Employment analysis: It would be wrong for an employment tribunal to find a dismissal unfair only because of a failure to provide the employee with an appeal hearing. The absence of an appeal is one of the many factors to be considered in determining fairness, according to the Court of Appeal.
Sign in or take a trial to read the full analysis.
To continue reading this news article, as well as thousands of others like it, sign in to LexisPSL or register for a free trial
EXISTING USER? SIGN IN
TAKE A FREE TRIAL
Take a free trial
Free trials are only available to individuals based in the UK
Complete all the fields above to proceed to the next step.
**Trials are provided to all LexisPSL and LexisLibrary content, excluding Practice Compliance, Practice Management and Risk and Compliance, subscription packages are tailored to your specific needs. To discuss trialling these LexisPSL services please email customer service via our online form. Free trials are only available to individuals based in the UK. We may terminate this trial at any time or decide not to give a trial, for any reason. Trial includes one question to LexisAsk during the length of the trial.
Without prejudice to any other enactment by virtue of which any offence is triable either way1, the following offences are triable either way2: (1) offences at common law of public nuisance3; (2) an offence at common law of outraging public decency4; (3) administering an oath etc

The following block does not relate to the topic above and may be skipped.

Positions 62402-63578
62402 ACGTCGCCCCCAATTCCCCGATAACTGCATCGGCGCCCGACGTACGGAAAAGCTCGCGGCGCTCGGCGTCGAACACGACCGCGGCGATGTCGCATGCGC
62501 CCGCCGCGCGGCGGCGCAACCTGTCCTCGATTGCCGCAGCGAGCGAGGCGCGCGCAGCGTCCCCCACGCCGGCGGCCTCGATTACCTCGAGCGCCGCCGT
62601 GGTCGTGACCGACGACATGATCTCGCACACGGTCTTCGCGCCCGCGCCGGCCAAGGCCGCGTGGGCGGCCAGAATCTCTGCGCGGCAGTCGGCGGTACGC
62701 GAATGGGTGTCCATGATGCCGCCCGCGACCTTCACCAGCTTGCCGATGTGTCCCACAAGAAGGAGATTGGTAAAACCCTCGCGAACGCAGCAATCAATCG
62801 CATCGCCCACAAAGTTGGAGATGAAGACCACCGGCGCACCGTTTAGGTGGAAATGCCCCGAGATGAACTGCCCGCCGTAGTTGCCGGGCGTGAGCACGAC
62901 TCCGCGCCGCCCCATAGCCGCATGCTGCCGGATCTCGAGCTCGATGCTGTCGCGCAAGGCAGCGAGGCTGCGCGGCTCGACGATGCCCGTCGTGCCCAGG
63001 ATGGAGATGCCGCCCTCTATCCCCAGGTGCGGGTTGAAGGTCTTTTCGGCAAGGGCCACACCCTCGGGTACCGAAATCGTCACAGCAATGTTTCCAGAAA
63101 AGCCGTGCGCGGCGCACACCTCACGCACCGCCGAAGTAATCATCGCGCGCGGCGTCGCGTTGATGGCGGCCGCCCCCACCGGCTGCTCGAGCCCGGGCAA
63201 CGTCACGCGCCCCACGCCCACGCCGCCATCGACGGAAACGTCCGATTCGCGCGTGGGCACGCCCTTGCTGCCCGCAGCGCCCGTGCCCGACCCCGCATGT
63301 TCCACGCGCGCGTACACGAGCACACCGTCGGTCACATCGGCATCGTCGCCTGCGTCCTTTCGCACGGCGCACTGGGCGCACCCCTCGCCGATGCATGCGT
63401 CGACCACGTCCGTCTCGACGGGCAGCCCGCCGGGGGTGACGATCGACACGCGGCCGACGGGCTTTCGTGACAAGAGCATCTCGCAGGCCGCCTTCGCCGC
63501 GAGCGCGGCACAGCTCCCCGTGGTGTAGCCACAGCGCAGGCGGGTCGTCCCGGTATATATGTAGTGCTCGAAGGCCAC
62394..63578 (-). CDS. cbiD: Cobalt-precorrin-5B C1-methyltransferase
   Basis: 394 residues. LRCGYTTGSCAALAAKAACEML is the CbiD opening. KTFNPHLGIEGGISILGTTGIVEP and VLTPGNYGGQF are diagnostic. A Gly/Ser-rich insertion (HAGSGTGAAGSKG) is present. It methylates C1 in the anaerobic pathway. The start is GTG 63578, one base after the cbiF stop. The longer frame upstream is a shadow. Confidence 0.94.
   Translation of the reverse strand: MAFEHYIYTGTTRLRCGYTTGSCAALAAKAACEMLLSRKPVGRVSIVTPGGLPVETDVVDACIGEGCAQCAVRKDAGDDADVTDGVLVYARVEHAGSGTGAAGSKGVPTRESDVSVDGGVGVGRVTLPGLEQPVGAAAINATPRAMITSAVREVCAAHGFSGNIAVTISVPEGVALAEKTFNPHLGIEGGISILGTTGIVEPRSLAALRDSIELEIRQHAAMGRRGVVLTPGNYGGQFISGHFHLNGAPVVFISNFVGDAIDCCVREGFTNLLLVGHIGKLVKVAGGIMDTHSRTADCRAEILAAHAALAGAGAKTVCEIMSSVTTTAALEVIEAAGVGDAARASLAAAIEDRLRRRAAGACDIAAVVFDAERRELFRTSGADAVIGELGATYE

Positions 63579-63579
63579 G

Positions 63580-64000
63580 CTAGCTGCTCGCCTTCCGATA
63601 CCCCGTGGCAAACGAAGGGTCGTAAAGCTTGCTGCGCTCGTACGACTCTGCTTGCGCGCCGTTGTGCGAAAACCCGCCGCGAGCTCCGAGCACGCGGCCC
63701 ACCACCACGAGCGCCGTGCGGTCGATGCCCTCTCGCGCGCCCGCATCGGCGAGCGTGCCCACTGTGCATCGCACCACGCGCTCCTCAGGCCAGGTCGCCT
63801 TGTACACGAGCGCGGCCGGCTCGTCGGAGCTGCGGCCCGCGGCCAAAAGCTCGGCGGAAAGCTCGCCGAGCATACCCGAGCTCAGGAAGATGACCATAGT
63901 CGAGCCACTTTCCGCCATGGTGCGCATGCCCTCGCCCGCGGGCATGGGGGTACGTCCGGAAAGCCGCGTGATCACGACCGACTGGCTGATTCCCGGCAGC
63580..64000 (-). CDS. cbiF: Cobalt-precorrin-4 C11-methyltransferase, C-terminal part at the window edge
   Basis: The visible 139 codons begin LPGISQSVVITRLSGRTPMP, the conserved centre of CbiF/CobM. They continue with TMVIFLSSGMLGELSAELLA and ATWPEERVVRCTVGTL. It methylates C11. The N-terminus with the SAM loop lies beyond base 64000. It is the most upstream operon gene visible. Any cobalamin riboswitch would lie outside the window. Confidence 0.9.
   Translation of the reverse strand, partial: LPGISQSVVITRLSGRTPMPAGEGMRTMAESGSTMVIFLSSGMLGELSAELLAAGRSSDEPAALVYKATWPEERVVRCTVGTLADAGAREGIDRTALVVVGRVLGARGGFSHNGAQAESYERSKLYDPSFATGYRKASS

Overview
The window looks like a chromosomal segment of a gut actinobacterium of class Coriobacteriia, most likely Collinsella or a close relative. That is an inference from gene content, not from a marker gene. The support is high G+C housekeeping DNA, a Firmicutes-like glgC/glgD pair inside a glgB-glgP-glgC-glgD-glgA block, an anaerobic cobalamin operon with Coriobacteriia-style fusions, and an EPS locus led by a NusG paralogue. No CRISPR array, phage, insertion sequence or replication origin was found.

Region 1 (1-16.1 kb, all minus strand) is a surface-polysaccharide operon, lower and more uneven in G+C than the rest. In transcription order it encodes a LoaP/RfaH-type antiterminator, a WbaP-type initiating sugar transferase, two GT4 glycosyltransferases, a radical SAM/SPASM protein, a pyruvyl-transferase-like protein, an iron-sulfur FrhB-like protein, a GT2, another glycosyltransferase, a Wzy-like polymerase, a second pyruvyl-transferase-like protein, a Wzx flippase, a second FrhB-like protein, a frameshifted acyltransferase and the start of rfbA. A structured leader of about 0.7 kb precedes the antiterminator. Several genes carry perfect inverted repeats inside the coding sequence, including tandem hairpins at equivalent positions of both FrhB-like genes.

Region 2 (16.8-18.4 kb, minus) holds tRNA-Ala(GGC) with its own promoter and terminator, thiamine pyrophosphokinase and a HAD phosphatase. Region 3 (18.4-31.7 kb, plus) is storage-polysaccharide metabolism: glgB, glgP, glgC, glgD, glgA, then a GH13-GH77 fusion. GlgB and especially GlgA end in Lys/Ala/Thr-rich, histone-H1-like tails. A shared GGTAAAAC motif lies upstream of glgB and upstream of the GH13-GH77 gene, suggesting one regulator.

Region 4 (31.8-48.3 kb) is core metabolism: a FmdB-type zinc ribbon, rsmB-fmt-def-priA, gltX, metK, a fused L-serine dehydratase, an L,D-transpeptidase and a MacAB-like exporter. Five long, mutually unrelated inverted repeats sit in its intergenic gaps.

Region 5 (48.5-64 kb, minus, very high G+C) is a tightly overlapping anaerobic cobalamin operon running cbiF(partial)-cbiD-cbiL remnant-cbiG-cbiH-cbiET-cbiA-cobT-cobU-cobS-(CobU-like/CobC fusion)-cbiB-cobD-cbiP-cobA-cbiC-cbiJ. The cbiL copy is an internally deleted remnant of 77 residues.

Pension commencement lump sums (PCLSs)When a member of a pension scheme becomes entitled to receive their scheme benefits, they can usually take part as a tax-free lump sum. HMRC calls this a ‘pension commencement lump sum’ (PCLS). Taking a lump sum is usually at the option of the member who will
Joint, several, and joint and several liabilityContractWhere a contract is made by two or more parties it may contain a promise or obligation made by two or more of those parties. Any such promise may be:•joint•several, or•joint and severalWhether an undertaking is joint, several, or joint and
Reserved judgmentsWhat is a reserved judgment?A court can reserve judgment by giving its decision at a later date in writing, after the trial or hearing (as opposed to an ex tempore judgment which is given by the judge orally straight after the hearing or trial). At the end of the hearing the judge
0330 161 1234